Furthermore, the cardiopulmonary exercise test is useful for the classification of cardiovascular risk, the prescription of physical exercise and for the functional evaluation of the person who undergoes it.
This test, also known as the graded exercise test (or GXT), is able to examine the reactions of the cardiovascular system during physical exercise and to highlight any changes that are not found at rest.
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Analysing the cardiopulmonary exercise test
During the cardiopulmonary exercise test, however, the patient is subjected to increases in the workload of gradual intensity, which increase at fixed intervals of time.
Thanks to the cardiopulmonary exercise test, the effort required of the patient leads to an increase in heart rate and blood pressure, and consequently to an increased demand for blood from the heart.
How to perform a cardiopulmonary exercise test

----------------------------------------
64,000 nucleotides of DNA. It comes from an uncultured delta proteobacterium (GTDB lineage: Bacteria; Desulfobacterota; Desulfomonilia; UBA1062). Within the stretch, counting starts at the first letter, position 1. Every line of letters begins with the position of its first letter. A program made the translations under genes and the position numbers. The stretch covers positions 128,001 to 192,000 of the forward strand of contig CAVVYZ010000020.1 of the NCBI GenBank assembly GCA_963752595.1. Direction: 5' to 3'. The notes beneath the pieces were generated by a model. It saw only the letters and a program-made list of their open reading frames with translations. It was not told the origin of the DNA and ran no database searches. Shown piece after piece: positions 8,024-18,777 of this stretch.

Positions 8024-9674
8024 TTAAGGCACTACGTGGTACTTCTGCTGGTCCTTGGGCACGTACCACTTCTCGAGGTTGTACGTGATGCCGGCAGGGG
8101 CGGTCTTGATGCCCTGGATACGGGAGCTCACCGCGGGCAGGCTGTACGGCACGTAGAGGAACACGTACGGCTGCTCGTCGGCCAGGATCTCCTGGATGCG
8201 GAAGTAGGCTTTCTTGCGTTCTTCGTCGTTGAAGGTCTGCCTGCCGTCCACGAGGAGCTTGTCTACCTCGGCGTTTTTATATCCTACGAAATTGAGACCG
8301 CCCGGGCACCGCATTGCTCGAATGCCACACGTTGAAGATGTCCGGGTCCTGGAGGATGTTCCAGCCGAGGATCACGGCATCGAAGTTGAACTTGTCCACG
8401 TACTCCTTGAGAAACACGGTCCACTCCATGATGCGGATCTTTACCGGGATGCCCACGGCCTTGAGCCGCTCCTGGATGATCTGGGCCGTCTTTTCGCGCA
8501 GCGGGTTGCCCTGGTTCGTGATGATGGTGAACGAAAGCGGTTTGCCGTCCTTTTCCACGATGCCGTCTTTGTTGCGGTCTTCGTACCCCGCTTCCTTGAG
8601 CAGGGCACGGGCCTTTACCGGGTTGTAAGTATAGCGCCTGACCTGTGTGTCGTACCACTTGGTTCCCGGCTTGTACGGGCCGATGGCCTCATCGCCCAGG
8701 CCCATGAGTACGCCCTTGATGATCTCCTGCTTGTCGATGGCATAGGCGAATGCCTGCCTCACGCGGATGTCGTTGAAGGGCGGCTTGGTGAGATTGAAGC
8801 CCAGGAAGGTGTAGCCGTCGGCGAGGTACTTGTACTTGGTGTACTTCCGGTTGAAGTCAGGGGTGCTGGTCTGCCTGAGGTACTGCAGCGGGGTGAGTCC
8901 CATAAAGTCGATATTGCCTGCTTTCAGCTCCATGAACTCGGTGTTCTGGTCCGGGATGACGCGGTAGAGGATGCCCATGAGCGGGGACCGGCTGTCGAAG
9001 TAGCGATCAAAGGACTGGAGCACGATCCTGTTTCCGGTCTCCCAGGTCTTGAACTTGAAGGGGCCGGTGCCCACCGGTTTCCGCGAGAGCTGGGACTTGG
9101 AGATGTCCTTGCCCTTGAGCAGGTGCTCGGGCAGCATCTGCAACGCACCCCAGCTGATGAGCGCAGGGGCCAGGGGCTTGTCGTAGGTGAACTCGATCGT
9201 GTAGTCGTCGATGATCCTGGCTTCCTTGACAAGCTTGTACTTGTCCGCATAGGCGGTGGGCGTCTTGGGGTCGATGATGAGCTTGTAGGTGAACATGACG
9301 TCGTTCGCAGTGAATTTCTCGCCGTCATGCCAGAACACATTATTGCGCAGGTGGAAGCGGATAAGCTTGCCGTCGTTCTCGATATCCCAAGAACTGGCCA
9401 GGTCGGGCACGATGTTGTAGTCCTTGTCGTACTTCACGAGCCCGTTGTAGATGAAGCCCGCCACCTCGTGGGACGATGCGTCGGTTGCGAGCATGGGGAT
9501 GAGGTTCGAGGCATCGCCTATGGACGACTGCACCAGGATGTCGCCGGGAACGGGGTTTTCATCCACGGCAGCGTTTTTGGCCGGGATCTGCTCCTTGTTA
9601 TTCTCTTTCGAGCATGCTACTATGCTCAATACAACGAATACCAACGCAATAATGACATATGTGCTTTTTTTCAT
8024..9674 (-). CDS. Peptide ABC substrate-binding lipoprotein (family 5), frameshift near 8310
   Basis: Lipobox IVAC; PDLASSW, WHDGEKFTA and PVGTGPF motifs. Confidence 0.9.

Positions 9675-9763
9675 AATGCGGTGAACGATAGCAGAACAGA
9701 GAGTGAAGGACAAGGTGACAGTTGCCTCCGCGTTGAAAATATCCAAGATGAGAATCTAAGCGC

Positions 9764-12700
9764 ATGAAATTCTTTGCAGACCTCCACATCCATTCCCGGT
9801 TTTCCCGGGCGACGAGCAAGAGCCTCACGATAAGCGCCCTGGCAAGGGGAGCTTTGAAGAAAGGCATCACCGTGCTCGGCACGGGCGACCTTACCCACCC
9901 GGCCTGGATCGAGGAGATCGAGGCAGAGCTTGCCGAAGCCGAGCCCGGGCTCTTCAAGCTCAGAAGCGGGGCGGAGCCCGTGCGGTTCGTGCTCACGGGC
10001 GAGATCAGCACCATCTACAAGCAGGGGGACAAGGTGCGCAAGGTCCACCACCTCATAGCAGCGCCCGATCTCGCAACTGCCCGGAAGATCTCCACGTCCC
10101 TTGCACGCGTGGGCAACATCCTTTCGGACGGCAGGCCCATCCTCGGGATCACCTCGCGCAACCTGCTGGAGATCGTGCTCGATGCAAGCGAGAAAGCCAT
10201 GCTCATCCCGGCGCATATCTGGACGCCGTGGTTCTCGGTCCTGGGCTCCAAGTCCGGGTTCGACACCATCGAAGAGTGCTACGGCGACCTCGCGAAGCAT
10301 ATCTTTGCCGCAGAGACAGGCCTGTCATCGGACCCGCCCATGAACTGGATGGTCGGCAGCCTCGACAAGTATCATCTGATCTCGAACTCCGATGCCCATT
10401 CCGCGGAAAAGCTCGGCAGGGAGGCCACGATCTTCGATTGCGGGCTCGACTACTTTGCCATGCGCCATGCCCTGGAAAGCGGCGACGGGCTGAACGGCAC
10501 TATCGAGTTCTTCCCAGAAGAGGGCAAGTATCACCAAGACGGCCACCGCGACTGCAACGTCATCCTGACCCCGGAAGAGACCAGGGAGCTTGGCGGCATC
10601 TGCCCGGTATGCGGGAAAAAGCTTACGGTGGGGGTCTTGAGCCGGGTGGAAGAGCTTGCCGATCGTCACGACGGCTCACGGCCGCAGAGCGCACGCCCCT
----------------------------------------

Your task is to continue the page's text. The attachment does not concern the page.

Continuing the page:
In both protocols, a warm-up phase is followed by the actual training phase, in which the resistance (in the case of the bike) or the inclination and speed (in the case of the treadmill) is increased at regular intervals of time. The protocol ends when a certain heart rate is reached or when the patient is unable to continue the exercise.
Why is the cardiopulmonary exercise test useful?
This test is also indicated for subjects potentially affected by ischaemic heart disease, providing information on the blood flow through the coronary arteries, reducing the risk of coronary atherosclerosis.
In practice, this heart disease reduces the blood supply in a body district, causing a decrease in the supply of oxygen and other nutrients and in the ability to eliminate waste substances.
When to use and not to use the CPET
However, the cardiopulmonary exercise test is not indicated in all conditions. If the patient shows severe cardiovascular instability, respiratory failures, episodes of embolism or recent heart attacks, it is not recommended to use CPET in favour of other tests, such as ECG at rest.